â€¨â€¨You dropped another bomb at the end of #25 with this older, de-programmed Prophet. Have these first five issues been setting the stage for a bigger conflict to come?
Indeed. I feel like the first issues were a set-up for what starts in #25 with Old Man Prophet.Â
â€¨â€¨You wrote and drew “Prophet” #26, which features a pair of robots freeing themselves —
I wrote, drew and colored #26 by my lonesome, lettered by the talented Ed Brisson. It’s about one of Old Man Prophet’s soldier robots, a Jaxson. He’s been sleeping a long time and wakes up hearing the Empire signal that was sent out in #23. So he’s got to try to warn Old Man Prophet. It happens kind of before #25, but the way that long distance space and time work inÂ communicatingÂ in “Prophet,” it could be after.Â I get into some of that in the issue.Â
What can you tell us about #27 and how the events we’ve seen so far will come together with Old Man Prophet and his brewing conflict with the Empire?
â€¨I’m doing a thing in “Prophet” where a month of the story passes between each monthly issue; I think it was only like a week in Simon’s first three issues though. So Old Man Prophet’s been traveling on the back of a worm and living off of the food in it’s external web stomach. He’s looking for his old friends.
The issue happens along this series of theseÂ mini planet pods that exist in river of atmosphere held in place by an estuary of solar winds.Â The main aliens who live there look kind of like horses made out of trees.
The first trade was recently solicited. Are there plans for any bonus material?
I’m not sure yet. It might be cool to get some of the sketches and layouts into it but nothings been decided.Â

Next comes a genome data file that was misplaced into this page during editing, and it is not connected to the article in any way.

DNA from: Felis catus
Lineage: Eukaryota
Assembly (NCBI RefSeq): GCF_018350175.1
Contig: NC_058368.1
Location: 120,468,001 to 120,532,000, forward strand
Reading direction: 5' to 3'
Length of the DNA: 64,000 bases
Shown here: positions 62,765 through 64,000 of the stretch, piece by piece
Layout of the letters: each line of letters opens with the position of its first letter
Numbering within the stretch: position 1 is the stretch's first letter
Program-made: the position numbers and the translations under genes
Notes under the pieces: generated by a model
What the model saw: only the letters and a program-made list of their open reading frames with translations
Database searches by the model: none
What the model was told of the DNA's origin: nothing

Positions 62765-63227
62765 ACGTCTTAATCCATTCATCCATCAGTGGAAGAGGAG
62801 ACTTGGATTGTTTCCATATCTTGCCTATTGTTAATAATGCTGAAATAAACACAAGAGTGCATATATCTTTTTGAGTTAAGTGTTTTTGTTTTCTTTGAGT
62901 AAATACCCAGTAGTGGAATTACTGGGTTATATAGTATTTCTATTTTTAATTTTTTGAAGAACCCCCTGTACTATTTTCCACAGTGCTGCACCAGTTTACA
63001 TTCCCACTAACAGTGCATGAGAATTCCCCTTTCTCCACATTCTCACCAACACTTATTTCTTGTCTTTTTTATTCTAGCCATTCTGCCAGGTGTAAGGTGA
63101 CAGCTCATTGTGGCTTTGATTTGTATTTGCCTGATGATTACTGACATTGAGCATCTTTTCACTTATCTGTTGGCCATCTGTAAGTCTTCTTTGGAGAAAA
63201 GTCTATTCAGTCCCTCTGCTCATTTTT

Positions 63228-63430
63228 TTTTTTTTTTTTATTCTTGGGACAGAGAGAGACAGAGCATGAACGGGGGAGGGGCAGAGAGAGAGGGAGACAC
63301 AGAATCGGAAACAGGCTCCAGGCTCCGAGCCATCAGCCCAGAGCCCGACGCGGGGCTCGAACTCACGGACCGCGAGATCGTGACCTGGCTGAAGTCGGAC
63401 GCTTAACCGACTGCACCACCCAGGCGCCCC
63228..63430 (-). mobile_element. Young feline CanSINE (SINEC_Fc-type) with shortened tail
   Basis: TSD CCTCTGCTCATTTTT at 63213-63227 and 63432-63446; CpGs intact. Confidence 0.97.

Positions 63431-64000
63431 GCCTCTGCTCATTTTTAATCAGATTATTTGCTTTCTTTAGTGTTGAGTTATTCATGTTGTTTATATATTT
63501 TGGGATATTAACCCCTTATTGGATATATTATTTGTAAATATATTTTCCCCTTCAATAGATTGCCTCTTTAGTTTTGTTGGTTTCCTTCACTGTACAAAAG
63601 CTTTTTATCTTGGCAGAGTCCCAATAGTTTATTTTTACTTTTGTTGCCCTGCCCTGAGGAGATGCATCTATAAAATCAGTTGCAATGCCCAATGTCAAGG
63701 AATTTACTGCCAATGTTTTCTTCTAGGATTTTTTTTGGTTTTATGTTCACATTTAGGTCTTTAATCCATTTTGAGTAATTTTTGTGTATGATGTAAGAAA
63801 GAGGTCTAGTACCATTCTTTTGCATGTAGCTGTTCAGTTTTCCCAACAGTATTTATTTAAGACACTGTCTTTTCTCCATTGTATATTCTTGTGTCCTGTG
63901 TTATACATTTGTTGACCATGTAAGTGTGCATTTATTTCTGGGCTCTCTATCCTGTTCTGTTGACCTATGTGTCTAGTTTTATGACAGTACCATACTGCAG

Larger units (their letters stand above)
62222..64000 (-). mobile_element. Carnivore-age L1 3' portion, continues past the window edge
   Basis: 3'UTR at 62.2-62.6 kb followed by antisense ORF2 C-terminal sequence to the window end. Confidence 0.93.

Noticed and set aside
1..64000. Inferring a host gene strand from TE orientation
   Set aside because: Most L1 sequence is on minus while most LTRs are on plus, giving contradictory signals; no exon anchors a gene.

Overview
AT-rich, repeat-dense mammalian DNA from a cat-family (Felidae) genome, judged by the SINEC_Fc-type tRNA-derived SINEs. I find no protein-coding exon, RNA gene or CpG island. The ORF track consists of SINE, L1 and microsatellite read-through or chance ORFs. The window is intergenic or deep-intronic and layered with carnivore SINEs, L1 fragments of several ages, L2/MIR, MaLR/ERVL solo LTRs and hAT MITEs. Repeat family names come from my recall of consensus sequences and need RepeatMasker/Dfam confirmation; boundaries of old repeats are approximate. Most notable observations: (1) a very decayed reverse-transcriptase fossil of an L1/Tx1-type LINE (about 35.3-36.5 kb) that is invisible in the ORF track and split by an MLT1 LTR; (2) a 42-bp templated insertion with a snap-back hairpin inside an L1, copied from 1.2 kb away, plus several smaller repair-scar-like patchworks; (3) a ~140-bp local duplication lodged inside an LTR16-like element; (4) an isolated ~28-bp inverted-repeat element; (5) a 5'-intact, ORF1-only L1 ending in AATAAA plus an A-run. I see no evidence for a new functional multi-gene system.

For the cover of #27, we’ve got a Prophet mask that Giannis drew that you can cut out and wear. Hmmmmm — it’sÂ probablyÂ less likely that anyone will want to cut up theÂ collectionÂ just to lookÂ ridiculous.Â â€¨â€¨Between yourself, Simon, Farel, Giannis and Emma Rios on back-ups, you’ve got a solid stable of artists working on “Prophet.” Do you see yourself bringing in more people in the future?
The back-ups are always going to be different people. I feel like it’s such a cool chance to get the work of artists I’m really excited about out there and ideally see publishers pay more attention to. Next issue, we’ve got a back up by Lin Visel, who does amazing work but for the most part has only done comics online.Â
There’s so many fantastic comic artists just not making it to comic shelves. And not all just new guys — I was really happy to get both Fil Barlow and Frank Teran to do back ups and covers. Barlow’s “Zooniverse” — that I read when I was 10 — is one of the books that first showed me what was possible in comics, and Teran’s work in the 90s helped me stay excited about this medium.
â€¨With the Emma Rios story, that was the first time that she’d written something for American readers. I think the five pages she did shows what a fantastic storyteller she is by her lonesome. I’m looking forward to seeing her write a lot more.
As far as the main storyline, it’ll mostly be Simon and Giannis, with me and Farel showing up for a few issues. I want to keep it pretty tight as the storylines get more involved.
“Prophet” #27 goes on sale on July 25. If you’re behind and want to catch up, the first trade paperback, “Prophet Vol. 1: Remission,” drops on August 1.